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Colonial Trauma in Márquez and Rushdie’s Magical Realism

Miller, Rachel (2015) Colonial Trauma in Márquez and Rushdie’s Magical Realism. Fields: journal of Huddersfield student research, 1 (1). e13. ISSN 2057-0163

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Abstract

Gabriel García Márquez’s One Hundred Years of Solitude and Salman Rushdie’s Midnight’s Children are hallmarks of the genre of magical realism. A typically problematic genre in terms of classification, this article looks at magical realism from a Freudian perspective, with particular reference to Freud’s notion of The Uncanny. Freud’s notion of uncanniness deals in displacement; it is uncomfortable, haunting and cyclical. The dominant presence of such uncanny effects in magical realist literature, I argue, reveals the haunting presence of colonial trauma within the current postcolonial psyche.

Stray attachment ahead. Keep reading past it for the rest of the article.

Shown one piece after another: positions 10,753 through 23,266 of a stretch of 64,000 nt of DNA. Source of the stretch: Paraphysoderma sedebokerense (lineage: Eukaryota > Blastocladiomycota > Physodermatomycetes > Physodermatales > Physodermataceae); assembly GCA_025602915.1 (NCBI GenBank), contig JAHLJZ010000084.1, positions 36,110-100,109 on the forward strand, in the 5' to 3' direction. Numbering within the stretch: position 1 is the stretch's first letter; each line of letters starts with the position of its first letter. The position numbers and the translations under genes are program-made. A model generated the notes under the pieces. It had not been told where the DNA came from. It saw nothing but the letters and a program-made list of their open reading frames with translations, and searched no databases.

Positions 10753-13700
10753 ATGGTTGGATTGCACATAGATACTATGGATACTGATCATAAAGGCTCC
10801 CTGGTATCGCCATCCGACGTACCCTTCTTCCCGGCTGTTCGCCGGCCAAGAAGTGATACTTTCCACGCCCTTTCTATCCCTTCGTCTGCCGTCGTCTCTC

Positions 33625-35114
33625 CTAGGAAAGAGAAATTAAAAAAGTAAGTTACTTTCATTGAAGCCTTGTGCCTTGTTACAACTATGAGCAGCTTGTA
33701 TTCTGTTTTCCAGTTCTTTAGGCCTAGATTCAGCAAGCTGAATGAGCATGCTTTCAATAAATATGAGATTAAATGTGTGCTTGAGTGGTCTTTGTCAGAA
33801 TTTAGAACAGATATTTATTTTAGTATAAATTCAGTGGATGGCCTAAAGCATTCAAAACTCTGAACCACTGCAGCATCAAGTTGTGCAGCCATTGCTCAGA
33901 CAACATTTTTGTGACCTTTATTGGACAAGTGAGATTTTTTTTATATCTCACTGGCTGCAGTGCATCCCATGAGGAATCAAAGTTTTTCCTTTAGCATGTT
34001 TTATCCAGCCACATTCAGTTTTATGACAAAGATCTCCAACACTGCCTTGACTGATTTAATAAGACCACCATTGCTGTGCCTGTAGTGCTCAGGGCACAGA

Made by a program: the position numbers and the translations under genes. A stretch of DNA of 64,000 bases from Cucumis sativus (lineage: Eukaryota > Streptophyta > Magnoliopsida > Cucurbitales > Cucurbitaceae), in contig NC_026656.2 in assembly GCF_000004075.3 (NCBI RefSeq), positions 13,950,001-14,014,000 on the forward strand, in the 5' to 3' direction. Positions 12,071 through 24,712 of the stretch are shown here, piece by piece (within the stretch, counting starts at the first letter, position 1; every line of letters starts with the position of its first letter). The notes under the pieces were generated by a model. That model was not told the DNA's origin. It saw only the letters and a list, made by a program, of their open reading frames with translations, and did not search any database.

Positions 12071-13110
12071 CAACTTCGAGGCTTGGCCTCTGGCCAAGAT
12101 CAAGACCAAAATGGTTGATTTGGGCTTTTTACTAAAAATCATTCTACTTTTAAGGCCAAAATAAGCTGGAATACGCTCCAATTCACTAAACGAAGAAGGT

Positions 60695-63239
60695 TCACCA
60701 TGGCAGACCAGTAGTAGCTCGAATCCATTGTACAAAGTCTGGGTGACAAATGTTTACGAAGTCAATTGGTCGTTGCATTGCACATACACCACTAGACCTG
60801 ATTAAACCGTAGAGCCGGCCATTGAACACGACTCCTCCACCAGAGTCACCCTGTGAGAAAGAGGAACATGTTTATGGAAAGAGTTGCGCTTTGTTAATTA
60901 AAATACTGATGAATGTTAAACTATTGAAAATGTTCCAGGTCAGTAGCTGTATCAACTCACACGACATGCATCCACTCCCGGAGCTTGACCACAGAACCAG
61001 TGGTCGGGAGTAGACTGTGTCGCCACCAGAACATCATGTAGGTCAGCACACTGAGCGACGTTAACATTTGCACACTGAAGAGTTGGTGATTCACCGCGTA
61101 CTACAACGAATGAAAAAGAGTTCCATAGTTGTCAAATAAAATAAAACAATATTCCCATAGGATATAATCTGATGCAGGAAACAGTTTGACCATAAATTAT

Item Type: Article
Subjects: B Philosophy. Psychology. Religion > BF Psychology
Depositing User: Cherry Edmunds
Date Deposited: 22 Jan 2015 10:26
Last Modified: 04 Dec 2016 13:02
URI: http://eprints.hud.ac.uk/id/eprint/23083

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